Saturday, March 08, 2008

Creating Neighborhoods of Hope

It’s a snowy weekend. Other than shoveling the white stuff, and making French toast with all the bread and milk you bought, why not do some reading?

A spirited discussion was sparked by friend Bluegill over at New Albany Confidential this week regarding the true emphasis of strengthening code enforcement efforts. It’s about children and preparing them for life – and that starts with providing them a safe and secure place to live. There’s really nothing else to say about the importance of code enforcement.

As revitalization strategies are defined and put into action, there’ll undoubtedly be attention given to the physical environment we live in. We spend a lot of time focused on the physical environment – housing conditions, cleaning up trash, etc. No less important will be the strategies for the most important resources we have – the people and specifically the children that live here.

I’m excited about the possibility that, while developing neighborhoods of choice, we also create neighborhoods of hope. Places that actually enable people. For me, this means education opportunities. And here are some examples of how this could be made a reality.

The Kalamazoo Promise. “The Kalamazoo Promise is a scholarship offered to every Kalamazoo Public School student. The Kalamazoo Promise is much more than a scholarship program; it is a catalyst to making the Greater Kalamazoo Community an even greater community.”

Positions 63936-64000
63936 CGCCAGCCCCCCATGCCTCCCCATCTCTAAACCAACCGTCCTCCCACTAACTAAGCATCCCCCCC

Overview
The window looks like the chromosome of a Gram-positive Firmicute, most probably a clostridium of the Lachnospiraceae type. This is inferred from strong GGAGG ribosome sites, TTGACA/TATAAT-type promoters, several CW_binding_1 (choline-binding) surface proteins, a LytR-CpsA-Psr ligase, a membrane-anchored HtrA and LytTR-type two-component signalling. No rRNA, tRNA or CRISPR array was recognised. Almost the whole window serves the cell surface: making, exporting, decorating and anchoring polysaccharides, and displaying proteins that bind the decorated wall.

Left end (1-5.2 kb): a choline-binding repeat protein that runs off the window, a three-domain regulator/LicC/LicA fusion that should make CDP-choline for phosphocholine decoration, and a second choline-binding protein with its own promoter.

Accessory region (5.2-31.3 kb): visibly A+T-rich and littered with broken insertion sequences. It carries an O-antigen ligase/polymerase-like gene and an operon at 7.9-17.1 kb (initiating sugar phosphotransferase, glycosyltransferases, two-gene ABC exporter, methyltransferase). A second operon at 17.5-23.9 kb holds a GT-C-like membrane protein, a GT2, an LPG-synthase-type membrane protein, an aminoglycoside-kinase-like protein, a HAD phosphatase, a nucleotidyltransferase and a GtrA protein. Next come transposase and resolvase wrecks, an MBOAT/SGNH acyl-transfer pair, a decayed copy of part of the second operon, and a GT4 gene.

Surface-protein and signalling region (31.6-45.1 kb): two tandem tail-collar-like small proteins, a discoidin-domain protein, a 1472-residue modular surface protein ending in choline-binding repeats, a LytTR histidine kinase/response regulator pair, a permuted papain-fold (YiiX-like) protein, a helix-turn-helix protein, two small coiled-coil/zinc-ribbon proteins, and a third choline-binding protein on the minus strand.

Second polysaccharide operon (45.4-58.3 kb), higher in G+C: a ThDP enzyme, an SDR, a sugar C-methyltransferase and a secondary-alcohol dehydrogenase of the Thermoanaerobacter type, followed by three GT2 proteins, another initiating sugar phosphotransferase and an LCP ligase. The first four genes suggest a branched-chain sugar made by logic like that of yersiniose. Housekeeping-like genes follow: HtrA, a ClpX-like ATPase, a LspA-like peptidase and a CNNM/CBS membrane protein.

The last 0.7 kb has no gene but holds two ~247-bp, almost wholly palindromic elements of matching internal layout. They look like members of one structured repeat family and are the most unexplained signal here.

Just imagine what a program like this would do for our community.

Schools and Neighborhood Revitalization: An Invitation to New Thinking
By Michael Schubert (

“The path that connects schools and neighborhood revitalization is not as well traveled as it could be. As community development has become more sophisticated and project-driven, the idea of strengthening and connecting to local institutions has sometimes been moved back in importance – relegated to the “soft” side of the work. But if neighborhoods are going to succeed and be competitive as places, schools have to be part of the mix.”

Please read this short essay by revitalization professional Michael Schubert. It is full of realistic strategies that would link schools and neighborhood revitalization efforts.

And lastly is this article from the Courier Journal yesterday. It’s an interview with Cathe Dykstra, Executive Director of Project Women. I was not familiar with the group before reading this article. This is an amazing organization that I hope to learn more about. They had me after I read the headline of the article – “Cathe Dykstra says one way to lift up children is to get their mothers back into school”.

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